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Thread: MD Cottage Food Law

  1. #1

    MD Cottage Food Law

    So I know there are a few Marylanders here, so this is to you guys -

    The MD Cottage Food law allows you to bake from home, but you can only sell at a farmers market or public event. When I was at the market yesterday, I had someone tell me that she knows someone that bakes from home and all she did was take a Food Service course or something like that so now she can bake and sell from home (her friend swears that she would never bake illegally out of her home and take that risk). I'm think she is doing illegally and her friend is wrong. Does anyone know if this is a way to bake from home? My husband won't let me be an "illegal baker" except for family


    Also, I had a guy ask me to make cookies for an event at his bookstore. Could I get around the home baking law if I show up at his event to sell cookies and then he just buys them all to give out? Haha. They are not very specific to what is considered a "public event"...


    P.S. I hate the MD Cottage Food Law and would love to see it expanded. Is there anyone out there that knows how to go about doing that??

  2. #2
    Senior Member SugarDotCookies's Avatar
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    I'm thinking the friend is wrong too. My understanding is the same as yours - farmers markets, fairs, etc. The baked goods are also supposed to be labeled a certain way to let people know that it was not prepared in a commercial kitchen.

    I'm not familiar enough with the wording about "public events". I'm having trouble finding the info online.
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  3. #3
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    Hi gals- Maryland's Cottage Law is restrictive. The farmer's markets and "public events" is accurate. I recall reading somewhere that a "public event" is an event that is open to the general public. For example, an event that is held just for members of a local country club is NOT considered a public event. It is Maryland SB 500 or HB 399. This website (http://cottagefoods.org/laws/) is really interesting because it breaks down the cottage laws state-by-state and describes in more layman terms what the law means. As Dotty knows, I am almost done construction of my commercial kitchen so that I may be *legal*. Hope this helps!

  4. #4
    Moderator CindyW's Avatar
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    I was told by our (MD) Dept of Agriculture, farmers markets only. No craft fairs.
    She told me the only way around it was to take orders, bake at home, but your customers
    HAD to pick up and pay and the Farmers Market.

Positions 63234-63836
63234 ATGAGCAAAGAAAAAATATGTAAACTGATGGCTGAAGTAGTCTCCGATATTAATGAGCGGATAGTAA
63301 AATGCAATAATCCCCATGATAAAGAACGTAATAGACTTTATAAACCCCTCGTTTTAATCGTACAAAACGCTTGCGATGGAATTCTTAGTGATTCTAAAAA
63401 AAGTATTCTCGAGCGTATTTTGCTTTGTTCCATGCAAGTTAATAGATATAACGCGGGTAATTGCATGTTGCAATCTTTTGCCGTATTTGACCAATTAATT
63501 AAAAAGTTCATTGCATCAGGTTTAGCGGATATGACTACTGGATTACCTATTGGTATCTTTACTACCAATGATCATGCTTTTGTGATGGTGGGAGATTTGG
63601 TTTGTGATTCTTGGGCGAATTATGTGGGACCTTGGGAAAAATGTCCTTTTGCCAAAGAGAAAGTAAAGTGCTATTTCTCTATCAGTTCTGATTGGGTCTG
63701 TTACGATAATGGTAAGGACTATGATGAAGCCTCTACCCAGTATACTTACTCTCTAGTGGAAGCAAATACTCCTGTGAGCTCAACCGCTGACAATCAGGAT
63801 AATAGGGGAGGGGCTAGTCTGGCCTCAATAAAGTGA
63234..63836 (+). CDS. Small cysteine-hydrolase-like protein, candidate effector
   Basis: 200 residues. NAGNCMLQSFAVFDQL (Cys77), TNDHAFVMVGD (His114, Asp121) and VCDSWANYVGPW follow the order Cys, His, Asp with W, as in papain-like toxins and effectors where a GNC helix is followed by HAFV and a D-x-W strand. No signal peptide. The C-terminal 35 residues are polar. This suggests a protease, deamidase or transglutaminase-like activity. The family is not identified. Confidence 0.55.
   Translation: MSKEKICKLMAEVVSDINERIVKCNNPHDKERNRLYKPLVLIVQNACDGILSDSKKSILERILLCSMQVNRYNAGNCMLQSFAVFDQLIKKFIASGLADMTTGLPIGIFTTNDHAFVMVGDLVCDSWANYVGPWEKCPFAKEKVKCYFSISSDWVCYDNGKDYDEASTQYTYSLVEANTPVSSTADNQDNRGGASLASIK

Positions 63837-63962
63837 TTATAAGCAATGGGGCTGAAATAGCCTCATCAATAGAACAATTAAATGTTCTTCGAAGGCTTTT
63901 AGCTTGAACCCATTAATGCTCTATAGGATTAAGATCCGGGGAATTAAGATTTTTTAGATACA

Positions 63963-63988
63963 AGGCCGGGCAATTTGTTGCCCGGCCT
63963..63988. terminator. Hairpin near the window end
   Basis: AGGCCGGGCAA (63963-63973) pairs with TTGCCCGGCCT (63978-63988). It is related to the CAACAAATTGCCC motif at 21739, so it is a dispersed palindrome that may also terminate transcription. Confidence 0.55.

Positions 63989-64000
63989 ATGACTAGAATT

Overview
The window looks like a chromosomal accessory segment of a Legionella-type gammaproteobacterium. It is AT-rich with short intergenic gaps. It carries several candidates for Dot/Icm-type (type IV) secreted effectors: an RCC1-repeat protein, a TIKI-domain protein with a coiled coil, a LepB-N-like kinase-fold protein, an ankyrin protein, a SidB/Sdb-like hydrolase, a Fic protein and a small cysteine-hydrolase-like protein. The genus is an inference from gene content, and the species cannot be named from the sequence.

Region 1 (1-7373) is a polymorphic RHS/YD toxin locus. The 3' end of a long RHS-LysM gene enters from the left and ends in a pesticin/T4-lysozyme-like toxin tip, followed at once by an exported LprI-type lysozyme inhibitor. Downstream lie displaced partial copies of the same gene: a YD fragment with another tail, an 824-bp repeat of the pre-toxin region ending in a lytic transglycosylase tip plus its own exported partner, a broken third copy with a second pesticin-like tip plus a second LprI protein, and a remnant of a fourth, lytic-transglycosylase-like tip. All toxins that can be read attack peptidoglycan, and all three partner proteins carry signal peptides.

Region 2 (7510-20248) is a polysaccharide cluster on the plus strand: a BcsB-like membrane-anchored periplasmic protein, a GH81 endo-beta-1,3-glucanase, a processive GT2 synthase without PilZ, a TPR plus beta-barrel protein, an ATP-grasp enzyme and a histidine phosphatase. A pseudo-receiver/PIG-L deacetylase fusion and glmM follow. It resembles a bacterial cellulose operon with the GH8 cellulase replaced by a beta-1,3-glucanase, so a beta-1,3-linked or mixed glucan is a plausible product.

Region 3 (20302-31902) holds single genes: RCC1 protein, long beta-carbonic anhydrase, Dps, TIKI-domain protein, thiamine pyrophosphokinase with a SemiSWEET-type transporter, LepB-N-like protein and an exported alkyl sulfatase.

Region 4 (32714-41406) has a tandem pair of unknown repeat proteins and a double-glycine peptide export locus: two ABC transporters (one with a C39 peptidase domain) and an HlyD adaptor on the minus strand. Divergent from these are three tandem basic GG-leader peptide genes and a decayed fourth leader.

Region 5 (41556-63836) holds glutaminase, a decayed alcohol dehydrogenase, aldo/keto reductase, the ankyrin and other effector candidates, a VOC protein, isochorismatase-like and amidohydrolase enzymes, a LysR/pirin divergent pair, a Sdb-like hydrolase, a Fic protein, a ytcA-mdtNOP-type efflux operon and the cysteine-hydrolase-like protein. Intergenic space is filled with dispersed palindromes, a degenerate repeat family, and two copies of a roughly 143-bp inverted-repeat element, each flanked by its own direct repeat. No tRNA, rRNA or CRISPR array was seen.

Also, I could use a church or fire house kitchen and be legal because they are already on
    the health depts. 'inspection list'. Md does not have the budget to inspect private homes.
    Call our Dept of Ag and question them. If you do, let us know what info you get.

  5. #5
    Senior Member lov2bake's Avatar
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    Quote Originally Posted by Clough'D9 View Post
    Hi gals- Maryland's Cottage Law is restrictive. The farmer's markets and "public events" is accurate. I recall reading somewhere that a "public event" is an event that is open to the general public. For example, an event that is held just for members of a local country club is NOT considered a public event. It is Maryland SB 500 or HB 399. This website (http://cottagefoods.org/laws/) is really interesting because it breaks down the cottage laws state-by-state and describes in more layman terms what the law means. As Dotty knows, I am almost done construction of my commercial kitchen so that I may be *legal*. Hope this helps!
    Thanks for the great link Amy. Can't wait until your Grand Opening!
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  6. #6
    Senior Member SugarDotCookies's Avatar
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    Thanks for the link Amy! The quote that my HD lady told me about - that has to be on the label - isn't on the sample label shown.

    If you click on the link at the bottom of the page, that shows the actual bill. The quote is there.
    “MADE BY A COTTAGE FOOD BUSINESS THAT IS NOT SUBJECT TO MARYLAND’S FOOD SAFETY REGULATIONS.”.
    I believe my HD lady referred to it as the "label of death". Nice, huh? She meant the death of a biz, not from eating the products.

    I still don't see anything that clearly explains the "where".

    The HD can come inspect your home if they want. Yikes! Who knows what they'd be inspecting for. I don't know that it's clearly written out anywhere the way it is for a commercial kitchen.
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